8 reasons why dogs bite their legs



Dogs can be weird and using another dog’s paw as a bone definitely falls into that category.


However, is there really more to it or is it just a fun quirk among dogs?


This largely depends on your dog and the circumstances, and while most reasons are harmless, it can indicate an underlying problem that needs to be addressed.

In summary, dogs may chew their legs during play, due to poor play experience, lack of bite inhibition, teething, grooming, affection, and aggression.

As you can see, the reasons differ widely, so let’s break down each one and find out why your dog bites another dog’s legs.

8 reasons why dogs bite their legs

There can be many reasons why your dog bites, but I can assure you that most of the time, it is simply a sign that your dog is having fun while playing or showing affection to another dog.

You can determine the specific cause by observing your dog, the other dog, and your surroundings.

Just by looking at the other dog, you can immediately tell if it’s a positive or a negative.

If the other dog is comfortable and enjoying the interaction, your dog likely has the best intentions and it’s just a normal form of canine communication.

1. Play

The most common reason dogs bite their legs is play.

Dogs can only play with their paws or mouths and it is normal for two dogs to bite each other’s mouths during a play session.

Playful Spaniel puppy biting the leg of another dog.
Photo by nelsonart on Depositphotos

Some dogs tend to use their mouths a lot more than others and it may be their preferred style of play.

When dogs meet, they are usually of two types, fighters and hunters.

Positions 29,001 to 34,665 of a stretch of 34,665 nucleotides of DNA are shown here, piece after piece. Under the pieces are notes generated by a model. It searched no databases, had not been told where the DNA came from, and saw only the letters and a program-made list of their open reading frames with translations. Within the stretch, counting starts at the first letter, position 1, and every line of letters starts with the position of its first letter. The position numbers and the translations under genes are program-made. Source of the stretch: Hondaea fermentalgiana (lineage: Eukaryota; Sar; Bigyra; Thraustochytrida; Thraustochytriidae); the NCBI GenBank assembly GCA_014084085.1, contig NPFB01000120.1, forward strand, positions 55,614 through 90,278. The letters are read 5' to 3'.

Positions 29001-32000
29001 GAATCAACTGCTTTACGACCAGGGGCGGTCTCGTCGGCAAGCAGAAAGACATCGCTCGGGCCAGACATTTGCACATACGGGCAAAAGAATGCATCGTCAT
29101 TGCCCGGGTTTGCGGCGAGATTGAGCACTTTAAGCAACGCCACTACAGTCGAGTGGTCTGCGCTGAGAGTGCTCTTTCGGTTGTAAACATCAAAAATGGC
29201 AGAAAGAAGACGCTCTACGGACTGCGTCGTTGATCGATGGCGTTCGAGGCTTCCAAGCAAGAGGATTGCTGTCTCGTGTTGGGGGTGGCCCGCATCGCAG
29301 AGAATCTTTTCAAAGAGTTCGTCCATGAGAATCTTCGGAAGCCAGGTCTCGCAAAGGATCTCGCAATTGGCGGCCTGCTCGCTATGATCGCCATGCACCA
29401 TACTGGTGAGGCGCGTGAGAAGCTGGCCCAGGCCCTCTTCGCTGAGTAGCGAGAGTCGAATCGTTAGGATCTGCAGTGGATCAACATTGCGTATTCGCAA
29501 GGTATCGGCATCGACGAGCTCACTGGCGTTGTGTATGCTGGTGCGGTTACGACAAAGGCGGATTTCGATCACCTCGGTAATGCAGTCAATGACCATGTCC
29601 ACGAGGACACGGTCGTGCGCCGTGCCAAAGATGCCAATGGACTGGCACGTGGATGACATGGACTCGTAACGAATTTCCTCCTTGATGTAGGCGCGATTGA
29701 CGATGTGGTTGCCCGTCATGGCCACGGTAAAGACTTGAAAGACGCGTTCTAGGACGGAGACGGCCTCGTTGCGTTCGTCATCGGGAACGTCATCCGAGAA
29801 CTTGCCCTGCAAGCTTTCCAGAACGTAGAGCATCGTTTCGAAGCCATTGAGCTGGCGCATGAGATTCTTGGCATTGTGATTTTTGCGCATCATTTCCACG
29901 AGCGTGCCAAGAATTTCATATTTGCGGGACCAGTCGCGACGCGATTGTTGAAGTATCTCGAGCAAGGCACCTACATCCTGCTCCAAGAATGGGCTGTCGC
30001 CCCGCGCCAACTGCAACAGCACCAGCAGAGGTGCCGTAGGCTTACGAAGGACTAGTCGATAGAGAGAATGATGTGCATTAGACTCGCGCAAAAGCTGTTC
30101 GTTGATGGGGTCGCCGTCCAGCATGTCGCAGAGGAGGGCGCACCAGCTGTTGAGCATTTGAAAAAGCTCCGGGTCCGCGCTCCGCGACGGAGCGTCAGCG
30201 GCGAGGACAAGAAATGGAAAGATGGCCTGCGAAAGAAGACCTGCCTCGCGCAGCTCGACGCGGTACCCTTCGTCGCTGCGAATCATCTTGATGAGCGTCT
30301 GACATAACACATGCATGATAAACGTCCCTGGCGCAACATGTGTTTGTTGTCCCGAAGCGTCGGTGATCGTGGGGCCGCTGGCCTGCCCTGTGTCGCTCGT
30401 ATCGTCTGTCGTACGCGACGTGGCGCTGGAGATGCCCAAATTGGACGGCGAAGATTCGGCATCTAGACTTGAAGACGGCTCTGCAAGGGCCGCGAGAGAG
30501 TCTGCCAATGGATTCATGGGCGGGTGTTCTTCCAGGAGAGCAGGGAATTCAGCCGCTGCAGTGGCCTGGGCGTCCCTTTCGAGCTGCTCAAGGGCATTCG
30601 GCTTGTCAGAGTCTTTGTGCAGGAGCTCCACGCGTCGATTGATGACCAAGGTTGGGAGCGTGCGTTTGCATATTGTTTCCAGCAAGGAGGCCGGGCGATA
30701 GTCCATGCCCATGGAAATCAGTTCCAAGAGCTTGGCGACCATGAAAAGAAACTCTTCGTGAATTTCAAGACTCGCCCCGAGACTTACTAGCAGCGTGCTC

Beyond that, there are plenty of other styles of play, and some dogs love to go for those bouncy limbs (you’re lucky if that doesn’t include a love of chewing on your limbs).

When we got a foster dog, we quickly noticed that his playstyle was very leg-focused and he made it a game of chasing them.

My Rottweiler Amalia is usually a fighter so she was used to a lot of body contact and they handled the weirdest play scenarios and often just collapsing on each other.

Game bites do not leave marks and you should monitor play for signs of discomfort.

It can also be used to start a game session similar to a game arc.

2. Little gaming experience

If your dog hasn’t played much in his life, he may not know how to interact with other dogs.

Positive canine interactions are an important part of socialization and are necessary to properly prepare your dog for all kinds of situations.

Different dogs have different play styles and your dog may not have a clue how to handle this.

Exposure to controlled play sessions with many different dogs should curb this problem.

It is very important that interactions with dogs are as positive as possible so that your dog does not walk away scared or unsafe.

Your dog doesn’t have to be able to play with all dogs, just like humans aren’t always compatible with each other.

However, any behavior that actually annoys or annoys other dogs should be worked on.

3. Lack of bite inhibition

Bite inhibition is something dogs need to learn at a young age.